As is understood from the above descriptions, according to the magnetic powder and the dust core comprising the magnetic powder of the present invention, agglutination of an insulating coat can be effectively prevented upon high-temperature annealing such that high insulation properties can be achieved. Further, oxide fine powder particles are dispersed over and fixed to the surface of a soft magnetic metal powder particle and an insulating coat is formed on portions where the oxide fine powder particles do not exist, resulting in an increase in the proportion of an iron component (achievement of a high density). Thus, a dust core having a high magnetic flux density can be obtained.

BRIEF DESCRIPTION OF THE DRAWINGS

FIG. 1 (a) shows a cross-sectional view of a magnetic powder particle in one embodiment of the present invention. FIG. 1 (b) shows an enlarged view of a portion of a dust core.

FIG. 2 shows a flow chart of the dust core production process.

FIGS. 3 (a) to (d) each schematically show an explanatory diagram of a method wherein silica fine powder particles are dispersed over and fixed to the surface of a soft magnetic metal powder particle. FIG. 3 (a) shows a step of preparing a solution. FIG. 3 (b) shows a step of introducing an iron powder. FIG. 3 (c) shows a step of filtration. FIG. 3 (d) shows a cross-sectional view of a produced iron powder particle having silica fine powder particles dispersed thereon.

FIG. 4 shows experimental results indicating the relationship between the surface area covered with silica fine powder particles on the iron powder particle surface and iron loss.

FIG. 5 shows experimental results indicating the relationship between the surface area covered with silica fine powder particles on the iron powder particle surface and magnetic powder particle density.

FIGS. 6 (a) and (b) each show a cross-sectional view of a conventional magnetic powder particle in one embodiment. FIG. 6 (a) shows a single magnetic powder particle. FIG. 6 (b) shows a plurality of magnetic powder particles subjected to annealing.

FIGS. 7 (a) and (b) each show a cross-sectional view of a conventional magnetic powder particle in another embodiment. FIG. 7 (a) shows a single magnetic powder particle. FIG. 7 (b) shows a plurality of magnetic powder particles subjected to annealing.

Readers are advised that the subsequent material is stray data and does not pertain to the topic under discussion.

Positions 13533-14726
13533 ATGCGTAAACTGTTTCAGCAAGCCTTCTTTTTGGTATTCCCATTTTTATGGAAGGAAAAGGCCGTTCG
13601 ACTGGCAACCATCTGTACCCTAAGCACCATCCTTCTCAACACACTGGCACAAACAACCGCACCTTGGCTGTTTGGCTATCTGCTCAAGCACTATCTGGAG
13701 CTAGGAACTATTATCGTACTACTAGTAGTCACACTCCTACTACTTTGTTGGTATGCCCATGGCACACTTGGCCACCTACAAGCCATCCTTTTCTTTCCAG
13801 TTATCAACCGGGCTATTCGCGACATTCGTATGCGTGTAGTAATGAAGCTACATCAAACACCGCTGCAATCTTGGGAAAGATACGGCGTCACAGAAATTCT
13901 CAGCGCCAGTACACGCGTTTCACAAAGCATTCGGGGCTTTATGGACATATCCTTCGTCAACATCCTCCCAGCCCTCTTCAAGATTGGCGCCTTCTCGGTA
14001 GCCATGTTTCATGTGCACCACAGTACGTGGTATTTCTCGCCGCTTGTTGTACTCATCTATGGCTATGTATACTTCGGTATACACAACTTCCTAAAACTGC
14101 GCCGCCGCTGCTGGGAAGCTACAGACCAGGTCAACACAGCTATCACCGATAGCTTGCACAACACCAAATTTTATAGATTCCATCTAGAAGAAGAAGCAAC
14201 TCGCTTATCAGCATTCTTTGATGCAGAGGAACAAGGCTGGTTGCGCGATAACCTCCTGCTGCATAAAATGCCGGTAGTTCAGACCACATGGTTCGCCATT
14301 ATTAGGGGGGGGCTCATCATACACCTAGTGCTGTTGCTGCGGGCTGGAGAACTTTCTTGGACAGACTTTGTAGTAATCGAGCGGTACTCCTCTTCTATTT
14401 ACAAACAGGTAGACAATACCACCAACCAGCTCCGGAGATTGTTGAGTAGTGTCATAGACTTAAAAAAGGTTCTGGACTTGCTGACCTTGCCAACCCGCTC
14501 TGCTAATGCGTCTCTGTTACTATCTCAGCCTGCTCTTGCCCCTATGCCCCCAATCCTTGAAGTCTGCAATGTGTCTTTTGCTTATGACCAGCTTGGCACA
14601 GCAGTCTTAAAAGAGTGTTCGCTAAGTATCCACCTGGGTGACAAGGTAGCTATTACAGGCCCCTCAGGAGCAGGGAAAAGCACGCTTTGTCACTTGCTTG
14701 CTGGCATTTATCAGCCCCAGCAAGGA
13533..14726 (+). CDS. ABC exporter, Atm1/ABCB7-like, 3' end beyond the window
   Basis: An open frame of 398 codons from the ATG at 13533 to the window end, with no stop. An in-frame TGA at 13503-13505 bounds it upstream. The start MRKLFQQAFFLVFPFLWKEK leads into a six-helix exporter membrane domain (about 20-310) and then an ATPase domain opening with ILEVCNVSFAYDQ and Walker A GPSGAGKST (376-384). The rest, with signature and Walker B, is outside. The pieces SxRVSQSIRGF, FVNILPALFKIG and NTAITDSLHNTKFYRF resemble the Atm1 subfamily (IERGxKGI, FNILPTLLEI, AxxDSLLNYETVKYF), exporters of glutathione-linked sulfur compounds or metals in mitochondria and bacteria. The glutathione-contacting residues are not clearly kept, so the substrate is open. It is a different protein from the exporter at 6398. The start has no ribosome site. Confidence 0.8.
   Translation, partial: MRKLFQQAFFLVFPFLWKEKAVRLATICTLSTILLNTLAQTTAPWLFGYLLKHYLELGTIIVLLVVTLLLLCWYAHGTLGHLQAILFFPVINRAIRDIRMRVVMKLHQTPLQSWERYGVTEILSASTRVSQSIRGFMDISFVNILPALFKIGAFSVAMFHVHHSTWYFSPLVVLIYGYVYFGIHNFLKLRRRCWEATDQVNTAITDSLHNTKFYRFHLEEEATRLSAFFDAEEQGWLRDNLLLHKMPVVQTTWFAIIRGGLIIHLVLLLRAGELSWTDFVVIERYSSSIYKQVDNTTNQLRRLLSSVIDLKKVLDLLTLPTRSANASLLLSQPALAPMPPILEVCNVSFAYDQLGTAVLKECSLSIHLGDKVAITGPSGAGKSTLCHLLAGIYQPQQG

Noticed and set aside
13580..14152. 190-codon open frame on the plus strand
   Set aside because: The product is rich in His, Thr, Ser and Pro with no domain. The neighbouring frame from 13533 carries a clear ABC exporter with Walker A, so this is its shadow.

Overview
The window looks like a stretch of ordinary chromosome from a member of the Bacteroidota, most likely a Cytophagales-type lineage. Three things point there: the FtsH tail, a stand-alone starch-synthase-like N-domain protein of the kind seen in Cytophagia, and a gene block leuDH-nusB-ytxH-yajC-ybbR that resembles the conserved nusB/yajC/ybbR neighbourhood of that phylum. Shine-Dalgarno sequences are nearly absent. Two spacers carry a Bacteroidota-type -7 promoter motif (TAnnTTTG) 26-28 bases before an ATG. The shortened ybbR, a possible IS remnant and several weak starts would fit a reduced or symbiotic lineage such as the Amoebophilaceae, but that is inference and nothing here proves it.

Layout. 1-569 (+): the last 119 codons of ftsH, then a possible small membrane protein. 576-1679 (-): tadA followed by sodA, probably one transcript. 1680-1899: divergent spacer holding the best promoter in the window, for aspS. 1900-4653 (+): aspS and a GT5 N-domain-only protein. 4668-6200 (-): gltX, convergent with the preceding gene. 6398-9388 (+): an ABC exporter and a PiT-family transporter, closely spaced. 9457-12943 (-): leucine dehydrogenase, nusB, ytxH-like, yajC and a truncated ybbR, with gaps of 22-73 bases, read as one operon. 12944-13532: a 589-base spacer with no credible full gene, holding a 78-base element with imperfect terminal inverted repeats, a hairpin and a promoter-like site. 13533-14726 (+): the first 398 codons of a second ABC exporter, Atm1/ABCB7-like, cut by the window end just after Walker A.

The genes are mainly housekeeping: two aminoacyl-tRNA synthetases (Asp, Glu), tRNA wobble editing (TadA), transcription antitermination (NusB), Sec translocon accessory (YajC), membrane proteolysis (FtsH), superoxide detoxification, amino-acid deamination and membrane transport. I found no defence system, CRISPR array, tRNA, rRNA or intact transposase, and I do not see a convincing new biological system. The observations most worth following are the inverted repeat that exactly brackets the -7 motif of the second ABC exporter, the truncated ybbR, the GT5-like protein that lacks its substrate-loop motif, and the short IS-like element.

In the figures, the numerals “1,” “2,” “3,” and “10” denote an iron powder particle (a soft magnetic metal powder particle), a silica fine powder particle (an oxide fine powder particle), a silicone resin film (an insulating coat), and a magnetic powder particle, respectively.

BEST MODE FOR CARRYING OUT THE INVENTION

Hereinafter, embodiments of the present invention are described with reference to the drawings. FIG. 1 (a) shows a cross-sectional view of a magnetic powder particle in one embodiment of the present invention. FIG. 1b shows an enlarged view of a portion of a dust core. FIG. 2 shows a flow chart of the dust core production process. FIGS. 3 (a) to (d) each schematically show an explanatory diagram of a method wherein silica fine powder particles are dispersed over and fixed to the surface of a soft magnetic metal powder particle. FIG. 3 (a) shows a step of preparing a solution. FIG. 3 (b) shows a step of introducing an iron powder. FIG. 3 (c) shows a step of filtration. FIG. 3 (d) shows a cross-sectional view of a produced iron powder particle having silica fine powder particles dispersed thereon. FIG. 4 shows experimental results indicating the relationship between the surface area covered with silica fine powder particles on the iron powder particle surface and iron loss. FIG. 5 shows experimental results indicating the relationship between the surface area covered with silica fine powder particles on the iron powder particle surface and magnetic powder particle density. As shown in the figures, in each embodiment of a magnetic powder, a single coat layer comprising silica fine powder (oxide fine powder) particles and a silicone resin (insulating coat) is formed on the surface of an iron powder (soft magnetic metal powder) particle. However, in another embodiment, silica fine powder particles are covered with a silicone resin such that two coat layers can be formed where the silica fine particles exist on the surface of a magnetic powder particle. In addition, iron powder particles have arbitrary cross sections having spherical, elliptical, and other shapes.